Ulster Business

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Translink: stepping stones to recovery

Translink has been a core essential service throughout the Covid-19 pandemic, taking the necessary steps to ensure the safety of both customers and staff. Here, chief executive Chris Conway looks at the next steps in the recovery process


One of Translink's new hydrogen buses

One of Translink's new hydrogen buses

One of Translink's new hydrogen buses

As we continue to deal with Covid-19, Translink has a key role in helping the region build back responsibly, getting more people back to the workplace and education and ensuring that Northern Ireland’s recovery from the crisis is sustainable and environmentally sound; this reflects the fact that climate change is still the most pressing existential crisis facing us all globally.

Translink provides a comprehensive public transport network for Northern Ireland, including school buses and rural networks, as well as urban and commuter services. These services are essential to sustaining vital jobs in all sectors across the economy and have been maintained during the Covid-19 pandemic.

It is imperative that looking forward, we maintain and expand a comprehensive network to help Northern Ireland recover from the current crisis and deliver a sustainable recovery that tackles climate change and improves air quality while supporting economic growth.

What everyone can be certain of is that Translink will continue to ensure that local public transport is safe – we are deploying ground-breaking electro-static cleaning measures to deep clean all surfaces, in addition to already robust cleaning practices.

We’ll continue monitoring numbers using our services and will maintain our ‘no change’ policy, as well as encouraging contactless payment options wherever possible. Face coverings and social distancing are compulsory on all services and in stations. 

Public transport is well placed to help build a green recovery – it is now largely accepted that global climate and air quality enjoyed a significant temporary boost during lockdown as much private transport activity ceased.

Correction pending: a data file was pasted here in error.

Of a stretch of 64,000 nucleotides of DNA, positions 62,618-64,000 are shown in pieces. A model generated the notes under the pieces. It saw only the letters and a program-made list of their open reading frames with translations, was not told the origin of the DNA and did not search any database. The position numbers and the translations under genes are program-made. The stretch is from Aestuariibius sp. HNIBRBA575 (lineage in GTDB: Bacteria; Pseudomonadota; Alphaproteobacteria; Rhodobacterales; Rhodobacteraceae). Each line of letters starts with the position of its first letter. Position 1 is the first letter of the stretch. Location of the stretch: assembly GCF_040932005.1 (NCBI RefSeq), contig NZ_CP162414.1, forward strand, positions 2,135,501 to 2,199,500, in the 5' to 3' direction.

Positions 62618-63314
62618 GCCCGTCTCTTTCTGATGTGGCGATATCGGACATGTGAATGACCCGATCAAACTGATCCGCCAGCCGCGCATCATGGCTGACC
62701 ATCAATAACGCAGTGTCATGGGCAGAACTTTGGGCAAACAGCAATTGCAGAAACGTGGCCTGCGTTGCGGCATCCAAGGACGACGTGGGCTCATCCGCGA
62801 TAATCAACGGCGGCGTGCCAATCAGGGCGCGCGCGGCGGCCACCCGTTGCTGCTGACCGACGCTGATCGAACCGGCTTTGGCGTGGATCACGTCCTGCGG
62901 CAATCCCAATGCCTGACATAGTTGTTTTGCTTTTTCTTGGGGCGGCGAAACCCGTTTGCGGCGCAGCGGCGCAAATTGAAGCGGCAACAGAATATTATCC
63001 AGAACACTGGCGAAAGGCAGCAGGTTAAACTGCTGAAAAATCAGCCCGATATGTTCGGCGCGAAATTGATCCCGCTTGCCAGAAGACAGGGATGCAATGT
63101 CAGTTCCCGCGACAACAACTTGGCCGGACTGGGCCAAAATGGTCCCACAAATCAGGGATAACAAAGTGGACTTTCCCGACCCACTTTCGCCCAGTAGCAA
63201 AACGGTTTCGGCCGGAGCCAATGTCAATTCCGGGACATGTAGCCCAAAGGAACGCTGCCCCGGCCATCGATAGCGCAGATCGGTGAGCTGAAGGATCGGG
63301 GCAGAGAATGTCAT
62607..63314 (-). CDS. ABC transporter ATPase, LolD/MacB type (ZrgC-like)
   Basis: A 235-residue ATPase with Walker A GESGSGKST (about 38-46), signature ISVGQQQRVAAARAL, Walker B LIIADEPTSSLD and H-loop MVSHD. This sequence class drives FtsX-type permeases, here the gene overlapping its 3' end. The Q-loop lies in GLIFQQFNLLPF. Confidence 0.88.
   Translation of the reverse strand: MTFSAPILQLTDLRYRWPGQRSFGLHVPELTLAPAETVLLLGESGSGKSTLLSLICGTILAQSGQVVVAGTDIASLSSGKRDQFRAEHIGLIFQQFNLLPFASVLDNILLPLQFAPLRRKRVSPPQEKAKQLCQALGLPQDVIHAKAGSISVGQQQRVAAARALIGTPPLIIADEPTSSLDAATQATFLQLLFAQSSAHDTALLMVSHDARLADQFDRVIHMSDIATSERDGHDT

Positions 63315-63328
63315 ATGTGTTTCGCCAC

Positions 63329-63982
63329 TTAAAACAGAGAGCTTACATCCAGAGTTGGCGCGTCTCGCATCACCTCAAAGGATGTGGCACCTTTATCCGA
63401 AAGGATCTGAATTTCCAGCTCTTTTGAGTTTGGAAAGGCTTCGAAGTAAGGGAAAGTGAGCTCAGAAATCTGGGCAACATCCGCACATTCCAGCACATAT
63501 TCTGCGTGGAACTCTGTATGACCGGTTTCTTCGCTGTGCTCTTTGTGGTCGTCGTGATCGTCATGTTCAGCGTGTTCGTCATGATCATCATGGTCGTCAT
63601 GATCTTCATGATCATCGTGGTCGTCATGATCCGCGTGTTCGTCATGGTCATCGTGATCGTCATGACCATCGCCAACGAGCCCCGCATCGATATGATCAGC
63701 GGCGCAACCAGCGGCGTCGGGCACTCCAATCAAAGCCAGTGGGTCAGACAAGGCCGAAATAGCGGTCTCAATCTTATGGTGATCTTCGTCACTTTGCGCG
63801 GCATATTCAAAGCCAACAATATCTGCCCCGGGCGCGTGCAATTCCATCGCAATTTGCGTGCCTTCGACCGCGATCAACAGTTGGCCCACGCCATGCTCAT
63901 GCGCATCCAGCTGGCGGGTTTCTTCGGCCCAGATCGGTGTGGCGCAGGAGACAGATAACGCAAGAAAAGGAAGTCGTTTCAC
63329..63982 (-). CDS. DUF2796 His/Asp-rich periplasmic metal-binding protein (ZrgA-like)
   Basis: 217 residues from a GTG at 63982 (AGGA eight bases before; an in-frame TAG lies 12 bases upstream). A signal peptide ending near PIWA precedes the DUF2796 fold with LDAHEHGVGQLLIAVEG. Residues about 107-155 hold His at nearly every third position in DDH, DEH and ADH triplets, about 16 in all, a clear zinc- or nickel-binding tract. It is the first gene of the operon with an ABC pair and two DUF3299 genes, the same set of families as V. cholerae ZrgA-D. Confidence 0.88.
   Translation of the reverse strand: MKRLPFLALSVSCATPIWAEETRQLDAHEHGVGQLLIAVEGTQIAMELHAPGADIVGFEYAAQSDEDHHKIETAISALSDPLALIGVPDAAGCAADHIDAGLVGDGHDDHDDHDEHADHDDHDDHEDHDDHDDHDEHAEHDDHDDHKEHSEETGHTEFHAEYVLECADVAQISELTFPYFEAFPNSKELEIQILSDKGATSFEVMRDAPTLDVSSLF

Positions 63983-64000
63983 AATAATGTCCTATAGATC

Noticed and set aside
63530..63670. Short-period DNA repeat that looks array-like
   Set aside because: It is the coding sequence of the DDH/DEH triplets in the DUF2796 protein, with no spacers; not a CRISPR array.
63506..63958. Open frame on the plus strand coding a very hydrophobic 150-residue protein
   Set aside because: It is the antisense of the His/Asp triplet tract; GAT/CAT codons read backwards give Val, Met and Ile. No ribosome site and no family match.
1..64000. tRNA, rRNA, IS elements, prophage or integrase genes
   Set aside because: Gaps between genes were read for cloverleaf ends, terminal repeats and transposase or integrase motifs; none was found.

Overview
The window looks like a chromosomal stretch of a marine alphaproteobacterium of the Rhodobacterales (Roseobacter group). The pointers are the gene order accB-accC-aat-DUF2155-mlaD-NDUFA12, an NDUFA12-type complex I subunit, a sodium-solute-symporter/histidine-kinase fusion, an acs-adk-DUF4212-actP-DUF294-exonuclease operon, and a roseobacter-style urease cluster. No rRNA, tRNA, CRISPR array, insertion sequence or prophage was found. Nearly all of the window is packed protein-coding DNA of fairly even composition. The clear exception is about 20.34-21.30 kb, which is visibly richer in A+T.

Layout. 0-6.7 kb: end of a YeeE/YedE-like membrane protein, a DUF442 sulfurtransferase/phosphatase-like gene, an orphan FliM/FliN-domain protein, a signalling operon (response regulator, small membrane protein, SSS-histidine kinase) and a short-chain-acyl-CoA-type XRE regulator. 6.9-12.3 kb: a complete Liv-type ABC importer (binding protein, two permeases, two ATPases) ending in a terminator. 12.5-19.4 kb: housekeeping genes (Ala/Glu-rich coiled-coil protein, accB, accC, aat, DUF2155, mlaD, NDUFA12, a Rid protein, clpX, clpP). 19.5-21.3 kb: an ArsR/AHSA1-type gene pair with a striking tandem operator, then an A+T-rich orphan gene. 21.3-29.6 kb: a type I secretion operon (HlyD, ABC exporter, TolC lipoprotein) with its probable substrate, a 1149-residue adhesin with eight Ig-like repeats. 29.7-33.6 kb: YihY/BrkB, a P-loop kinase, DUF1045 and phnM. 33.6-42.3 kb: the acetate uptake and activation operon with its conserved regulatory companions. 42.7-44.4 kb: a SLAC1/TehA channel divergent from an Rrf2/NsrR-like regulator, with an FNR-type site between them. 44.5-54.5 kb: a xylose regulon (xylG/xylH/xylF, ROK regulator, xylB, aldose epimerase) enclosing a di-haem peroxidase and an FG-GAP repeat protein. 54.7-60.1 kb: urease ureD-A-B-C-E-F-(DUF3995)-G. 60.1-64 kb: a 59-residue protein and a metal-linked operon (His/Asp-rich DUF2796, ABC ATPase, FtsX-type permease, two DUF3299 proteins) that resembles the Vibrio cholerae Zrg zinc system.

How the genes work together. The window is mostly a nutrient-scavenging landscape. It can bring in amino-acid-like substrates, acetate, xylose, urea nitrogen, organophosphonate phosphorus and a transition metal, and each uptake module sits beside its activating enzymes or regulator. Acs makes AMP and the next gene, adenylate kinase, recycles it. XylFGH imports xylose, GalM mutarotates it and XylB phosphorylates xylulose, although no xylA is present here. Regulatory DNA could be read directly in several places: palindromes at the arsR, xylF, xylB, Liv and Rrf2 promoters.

This happened while public transport continued to operate and must be maintained. Before lockdown, Belfast was listed as the UK’s 11th most congested city and the opportunity is there to focus on public transport and other sustainable modes, making a positive difference as we build back responsibly.

Before Covid-19, the UK became the first major economy to legislate for net-zero emissions by 2050, something Translink is committed to bettering with our plans to move to net zero transport in Belfast and Derry~Londonderry by 2030, and across Northern Ireland by 2040.

The Urban Transport Group suggests that if wider city regions like Northern Ireland are to make faster progress on inclusive growth, then it is time for more consideration to be given to how public transport can help them to thrive. There is also a great opportunity to promote active and sustainable travel, making roads and streets more accessible for cyclists and pedestrians, as well as public transport.

As we move out of Covid-19, Translink stands ready to continue adapting to our ‘new normal’ and to raise the profile of bus and rail travel as fundamental to supporting a healthy, sustainable, inclusive and responsible recovery in the period ahead.

There is no doubt that public transport underpins Northern Ireland’s ability to build back responsibly, enhancing our economy and addressing climate change, and we look forward to working with a wide range of stakeholders to advance the case.

Ulster Business